a mustard-yellow fountain erupted from his behind).
      And with every breath of my "baby sesshin," I was
      offered the opportunity to cradle my child in my
      arms like the baby Buddha and be present for a
      mystery unfolding. . . .

      As a new mother, I¹ve found myself wondering:
      How are other women negotiating the dance between
      practice and parenting? How does their practice
      affect their mothering? How does being a mother
      affect their practice? Are mothers changing the
      forms of Buddhism in America?

      And the most compelling question of all for me
      can mothering really be a path of practice every
      bit as valid as the monastic path? Can suctioning
      the snot from a sick baby¹s nose have the simplicity
      and purity of a nun¹s prostrations? Can wiping out a
      diaper pail lead to "the awakening of the Buddha
      and the ancestors?"

      On one level, this question seems absurd. Nothing
      could be further from the regimented march of a
      formal retreat than the disheveled dance of motherhood.
      The books on my bedside table used to be about pursuing
      Awakening in the Himalayas. Now they¹re about preventing
      awakening in the middle of the night. There¹s a diaper
      changing table where my altar used to be; my zafus and
      zabutons have been requisitioned to cushion Skye¹s play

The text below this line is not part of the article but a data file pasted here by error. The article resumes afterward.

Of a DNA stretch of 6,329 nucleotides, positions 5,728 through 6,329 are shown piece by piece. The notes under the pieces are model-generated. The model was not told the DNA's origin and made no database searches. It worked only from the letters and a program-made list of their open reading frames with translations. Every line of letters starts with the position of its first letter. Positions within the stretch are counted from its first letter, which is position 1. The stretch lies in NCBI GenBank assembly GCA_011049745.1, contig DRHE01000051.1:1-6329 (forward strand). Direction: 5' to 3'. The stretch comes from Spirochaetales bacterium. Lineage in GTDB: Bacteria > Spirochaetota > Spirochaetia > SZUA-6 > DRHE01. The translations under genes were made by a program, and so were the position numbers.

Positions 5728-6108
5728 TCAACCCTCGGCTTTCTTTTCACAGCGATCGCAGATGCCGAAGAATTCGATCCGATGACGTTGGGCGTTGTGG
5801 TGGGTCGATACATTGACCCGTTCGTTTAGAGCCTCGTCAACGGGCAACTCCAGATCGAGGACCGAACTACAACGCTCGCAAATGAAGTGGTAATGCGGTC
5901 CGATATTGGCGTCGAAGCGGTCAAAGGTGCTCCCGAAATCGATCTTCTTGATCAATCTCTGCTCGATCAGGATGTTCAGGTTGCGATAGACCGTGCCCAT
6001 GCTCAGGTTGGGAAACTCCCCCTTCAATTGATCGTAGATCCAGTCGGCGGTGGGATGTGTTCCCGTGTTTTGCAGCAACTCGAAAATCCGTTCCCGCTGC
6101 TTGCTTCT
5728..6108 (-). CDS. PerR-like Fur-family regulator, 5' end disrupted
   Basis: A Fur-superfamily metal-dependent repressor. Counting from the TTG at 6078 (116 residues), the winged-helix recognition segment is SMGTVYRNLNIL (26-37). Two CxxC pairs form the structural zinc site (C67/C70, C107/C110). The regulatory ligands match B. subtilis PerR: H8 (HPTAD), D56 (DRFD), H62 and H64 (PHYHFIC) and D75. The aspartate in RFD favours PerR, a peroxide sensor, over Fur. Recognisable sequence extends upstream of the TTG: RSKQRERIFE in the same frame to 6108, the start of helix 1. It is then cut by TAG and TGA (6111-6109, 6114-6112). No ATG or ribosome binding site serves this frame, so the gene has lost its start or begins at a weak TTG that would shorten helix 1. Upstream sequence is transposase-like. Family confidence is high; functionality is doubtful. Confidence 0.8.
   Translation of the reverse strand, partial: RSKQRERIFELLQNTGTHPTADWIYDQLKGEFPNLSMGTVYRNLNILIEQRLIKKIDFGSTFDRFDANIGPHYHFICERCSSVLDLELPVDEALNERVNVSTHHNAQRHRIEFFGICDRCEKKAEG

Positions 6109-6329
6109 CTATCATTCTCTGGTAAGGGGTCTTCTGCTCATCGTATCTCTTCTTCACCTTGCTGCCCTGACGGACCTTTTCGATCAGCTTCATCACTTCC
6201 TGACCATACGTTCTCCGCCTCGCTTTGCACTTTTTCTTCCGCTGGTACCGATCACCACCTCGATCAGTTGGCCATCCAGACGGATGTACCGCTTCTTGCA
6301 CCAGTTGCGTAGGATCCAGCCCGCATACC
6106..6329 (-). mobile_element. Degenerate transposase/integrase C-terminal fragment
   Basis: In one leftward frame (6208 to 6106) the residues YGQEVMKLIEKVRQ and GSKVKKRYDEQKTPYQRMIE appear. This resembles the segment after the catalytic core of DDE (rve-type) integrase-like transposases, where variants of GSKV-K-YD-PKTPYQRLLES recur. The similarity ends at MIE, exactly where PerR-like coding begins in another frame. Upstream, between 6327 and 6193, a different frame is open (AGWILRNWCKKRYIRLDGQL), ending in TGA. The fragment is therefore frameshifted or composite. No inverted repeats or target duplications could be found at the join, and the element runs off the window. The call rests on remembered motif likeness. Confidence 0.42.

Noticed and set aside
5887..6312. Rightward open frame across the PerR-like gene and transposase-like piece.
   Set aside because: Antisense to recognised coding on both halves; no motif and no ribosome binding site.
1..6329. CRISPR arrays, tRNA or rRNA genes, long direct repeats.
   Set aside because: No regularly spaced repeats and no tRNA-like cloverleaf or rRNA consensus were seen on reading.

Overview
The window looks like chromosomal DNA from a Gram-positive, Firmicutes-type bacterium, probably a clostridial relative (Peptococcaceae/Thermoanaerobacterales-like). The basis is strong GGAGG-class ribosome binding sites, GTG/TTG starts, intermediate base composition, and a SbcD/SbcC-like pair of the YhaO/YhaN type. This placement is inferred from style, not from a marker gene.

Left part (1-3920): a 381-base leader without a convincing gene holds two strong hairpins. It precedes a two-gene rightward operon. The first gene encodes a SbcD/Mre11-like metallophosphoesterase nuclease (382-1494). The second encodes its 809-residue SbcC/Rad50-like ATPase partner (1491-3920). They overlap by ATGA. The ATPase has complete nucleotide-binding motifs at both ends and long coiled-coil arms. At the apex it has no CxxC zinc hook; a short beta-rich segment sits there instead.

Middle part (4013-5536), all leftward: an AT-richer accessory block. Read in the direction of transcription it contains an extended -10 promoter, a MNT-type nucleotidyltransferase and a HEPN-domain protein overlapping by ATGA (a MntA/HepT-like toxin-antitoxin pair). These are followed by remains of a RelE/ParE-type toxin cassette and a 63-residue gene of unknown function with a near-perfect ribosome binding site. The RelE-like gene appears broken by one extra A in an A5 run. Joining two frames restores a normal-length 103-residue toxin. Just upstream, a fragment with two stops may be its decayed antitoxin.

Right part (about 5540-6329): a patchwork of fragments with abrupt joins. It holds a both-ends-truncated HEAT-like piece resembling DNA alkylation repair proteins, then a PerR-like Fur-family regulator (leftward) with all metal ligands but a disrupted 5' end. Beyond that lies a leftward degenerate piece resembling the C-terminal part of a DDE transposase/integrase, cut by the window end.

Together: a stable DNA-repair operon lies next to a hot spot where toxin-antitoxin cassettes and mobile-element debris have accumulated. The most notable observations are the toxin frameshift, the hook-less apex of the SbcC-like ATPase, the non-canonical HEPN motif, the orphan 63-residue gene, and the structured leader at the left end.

area. Forget about chewing a single raisin for five
      minutes and admonitions to "when you eat, just eat"
      I¹m on the phone with Skye on my hip, ordering
      baby-proof plates for the electrical outlets as I
      eat cold veggie potstickers with my fingers straight
      from the cardboard box and rub fresh spit-up into
      the floor with one socked foot. It¹s hard to find the
      moment even to tell myself that this is a spiritual path
      I¹m too busy looking for Skye¹s other mitten. . . .

      I feel plugged into the world now, in a way that
      I never have been before. As I feed my child out of
      my own body, I see how I am fed by the body of the earth.
      I¹m crocheted to a chain of mothers before me, and a
      chain of unborn children who will inherit a world that
      I can¹t even imagine. I want Skye¹s grandchildren to be
      able to swim in the Pacific, and hike the granite ridges
      of the Sierra, and gasp at the blue herons
      standing on one leg in Bolinas Lagoon.

      Is this "attachment"? Or connectedness?

      I don¹t mean to be grandiose. I know these insights
      aren¹t the pristine diamond of samadhi. They¹re a sloppier,
      stickier kind of realization, covered in drool and Cheerio
      crumbs. But maybe this is the gift of mothering as practice
      a kind of inclusiveness that embraces chaos and grit and
      imperfection. It¹s not based on control or keeping things tidy.

      It makes room in its heart for a plastic dump truck
      in the middle of the living room floor, and rap music
      leaking under a bedroom door at midnight. It doesn¹t
      slip away in the middle of the night to search for
      enlightenment. It stays home with Rahula the Fetter,
      and finds it there.

      As mothers, what can we make of that story of the
      Buddha leaving his family in the middle of the night?

      I asked Fu Schroeder. "Oh, but he wasn¹t the Buddha
      when he left his child. He was a young prince, in
      terrible pain," she answered.

      "If you¹re awake, you don¹t leave your child.
      Where would you go?"



      For the full text of this article, please see the fall 2001 issue of
      Tricycle.